### Chapter 2, Building Abstractions with Data

### Section - 2.1 - Introduction to Data Abstraction

#### Exercise 2.6

We are given these two procedures:

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(define zero (lambda (f) (lambda (x) x)))
(define (add-1 n)
(lambda (f) (lambda (x) (f ((n f) x)))))

The procedure `zero`

accepts an argument `f`

and returns another procedure `(lambda (x) x)`

which returns whatever is passed to it.
Thus procedure `zero`

accepts an argument `f`

and returns an identity procedure.

Now lets find `one`

by expanding `(add-1 zero)`

using substitution:

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(add-1 zero)
(lambda (f) (lambda (x) (f ((zero f) x)))))

It seems like we got stuck here but one more detailed look in last statement reveals that `zero f`

can also be expanded using
substitution. Thus the call `(zero f)`

can be expanded into `(lambda (x) x)`

which is clearly an identity function i.e. it returns
whatever is passed to it. It follows that the invocation `((zero f) x)`

returns `x`

. Thus substituting `x`

inplace of `((zero f) x)`

in the above statement, we get:

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(lambda (f) (lambda (x) (f x))))

This procedure, similar to `zero`

, accepts an argument `f`

. But unlike `zero`

, it returns a procedure that accepts argument `x`

and applies `f`

to this
argument. In case of `zero`

the procedure returned does not apply `f`

to its argument.

It seems like that `zero`

means applying `f`

to argument, 0 times and `one`

means applying `f`

to argument, 1 times.

Now again we follow the same process to compute `two`

by expanding `(add-1 one)`

:

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(add-1 one)
(lambda (f) (lambda (x) (f ((one f) x)))))

Lets expand this part `((one f) x)`

of the above statement. Clearly by the definition of `one`

, invocation: `(one f)`

returns a procedure that
accepts an argument, say a(to avoid conflict with above x), and applies `f`

to this argument and returns the result.
Thus `((one f) x)`

means applying `f`

to `x`

once i.e. `(f x)`

. Thus `((one f) x)`

can be substituted with `(f x)`

in the above
statement:

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(lambda (f) (lambda (x) (f (f x)))))

It is exactly what we guessed i.e. the procedure `two`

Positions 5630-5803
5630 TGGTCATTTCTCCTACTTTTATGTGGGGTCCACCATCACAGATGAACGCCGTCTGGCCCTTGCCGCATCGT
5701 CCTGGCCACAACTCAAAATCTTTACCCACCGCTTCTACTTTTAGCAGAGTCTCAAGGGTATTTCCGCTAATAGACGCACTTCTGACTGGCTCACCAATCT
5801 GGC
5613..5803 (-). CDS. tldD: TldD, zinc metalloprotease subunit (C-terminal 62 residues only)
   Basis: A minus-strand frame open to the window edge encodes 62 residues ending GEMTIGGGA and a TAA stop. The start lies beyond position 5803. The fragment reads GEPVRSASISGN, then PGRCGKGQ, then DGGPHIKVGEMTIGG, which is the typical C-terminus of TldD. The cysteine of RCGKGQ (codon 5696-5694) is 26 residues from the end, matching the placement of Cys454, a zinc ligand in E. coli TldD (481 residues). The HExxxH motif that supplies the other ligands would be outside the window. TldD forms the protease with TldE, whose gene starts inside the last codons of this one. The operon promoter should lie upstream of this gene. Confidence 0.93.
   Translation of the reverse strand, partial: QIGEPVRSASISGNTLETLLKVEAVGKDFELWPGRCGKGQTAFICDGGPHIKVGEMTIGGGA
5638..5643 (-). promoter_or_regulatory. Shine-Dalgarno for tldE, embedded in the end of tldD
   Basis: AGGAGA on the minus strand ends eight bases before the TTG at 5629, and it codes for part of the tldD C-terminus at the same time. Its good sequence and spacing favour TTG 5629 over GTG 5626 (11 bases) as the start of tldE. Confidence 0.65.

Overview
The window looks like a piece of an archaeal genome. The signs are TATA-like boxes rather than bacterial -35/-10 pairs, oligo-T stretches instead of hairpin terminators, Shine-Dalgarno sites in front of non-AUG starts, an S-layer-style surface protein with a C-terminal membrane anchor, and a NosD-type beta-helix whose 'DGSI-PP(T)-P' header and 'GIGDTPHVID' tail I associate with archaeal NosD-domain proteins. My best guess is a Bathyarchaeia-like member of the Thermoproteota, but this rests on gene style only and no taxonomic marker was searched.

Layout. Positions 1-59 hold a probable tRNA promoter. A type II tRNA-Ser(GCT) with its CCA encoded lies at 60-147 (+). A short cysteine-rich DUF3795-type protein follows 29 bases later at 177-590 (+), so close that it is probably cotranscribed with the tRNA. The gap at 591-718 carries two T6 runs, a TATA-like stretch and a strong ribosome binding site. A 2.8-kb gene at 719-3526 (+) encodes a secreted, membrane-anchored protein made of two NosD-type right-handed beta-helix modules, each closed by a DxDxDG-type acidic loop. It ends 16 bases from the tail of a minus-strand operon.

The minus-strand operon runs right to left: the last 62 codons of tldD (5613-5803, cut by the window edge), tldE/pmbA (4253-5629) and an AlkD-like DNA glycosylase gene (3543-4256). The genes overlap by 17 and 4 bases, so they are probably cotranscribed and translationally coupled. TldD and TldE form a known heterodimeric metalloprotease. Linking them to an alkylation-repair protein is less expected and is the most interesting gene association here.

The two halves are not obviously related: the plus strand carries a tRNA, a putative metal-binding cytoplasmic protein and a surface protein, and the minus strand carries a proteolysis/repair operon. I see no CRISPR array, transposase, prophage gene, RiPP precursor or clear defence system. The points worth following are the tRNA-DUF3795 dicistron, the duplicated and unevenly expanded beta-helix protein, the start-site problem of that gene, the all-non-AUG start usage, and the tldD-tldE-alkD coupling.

accepts `f`

and returns another procedure that accepts an argument `x`

and returns
the result of applying `f`

**twice** to the argument `x`

.

We can take an example also to verify that procedure `zero`

means applying `f`

to `x`

times and similarly `one`

means
applying `f`

to `x`

times and so on:

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> ((zero inc) 500)
500
> ((one inc) 500)
501
> ((two inc) 500)
502
> ((zero dec) 500)
500
> ((one dec) 500)
499
> ((two dec) 500)
498

After understanding this, we can try to make sense of the procedure `add-1`

:

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(define (add-1 n)
(lambda (f) (lambda (x) (f ((n f) x)))))

Suppose that `n`

is a procedure that accepts an argument `f'`

and returns another procedure that accepts an argument `x'`

and returns
the result of applying `f'`

to `x'`

, number of times.

Now if we pass this procedure `n`

to `add-1`

, we get the procedure:

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(lambda (f) (lambda (x) (f ((n f) x)))))

Now we can easily understand the invocation `((n f) x)`

in the above procedure. Clearly `(n f)`

returns a procedure that accepts an argument `x'`

and returns
the result of applying `f`

to `x'`

, number of times. Thus `((n f) x)`

will result in apllying `f`

to `x`

, number of times.

Now the result of `((n f) x)`

is again passed as an argument to `f`

. Thus we get applying `f`

to `x`

, total: number of times.

Thus effectively if procedure `n`

applies `f`

to `x`

, times then `add-1`

applies `f`

to `x`

, total: times.

Now we can easily code for procedure `+`

, which accepts procedures `m`

and `n`

and returns a procedure that takes argument `f`

and
returns another procedure that takes `x`

as argument and returns the result of applying `f`

to `x`

times, where
is the number of times `n`

applies `f`

to `x`

and is the number of times `m`

applies `f`

to `x`

.

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(define (+ m n)
(lambda (f) (lambda (x) ((m f) ((n f) x))))
)

Lets say means the result of applying `f`

to `x`

times. Thus `((n f) x)`

returns . Now this result is passed
to `(m f)`

, thus `f`

is applied to `r_p`

times. Thus we get .

We can check our results:

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> (define four (+ two two))
> ((four inc) 500)
504
> (define otherzero (+ zero zero))
> ((otherzero inc) 500)
500
> (define onepluszero (+ zero one))
> ((onepluszero inc) 500)
501
> (define eight (+ four four))
> ((eight inc) 500)
508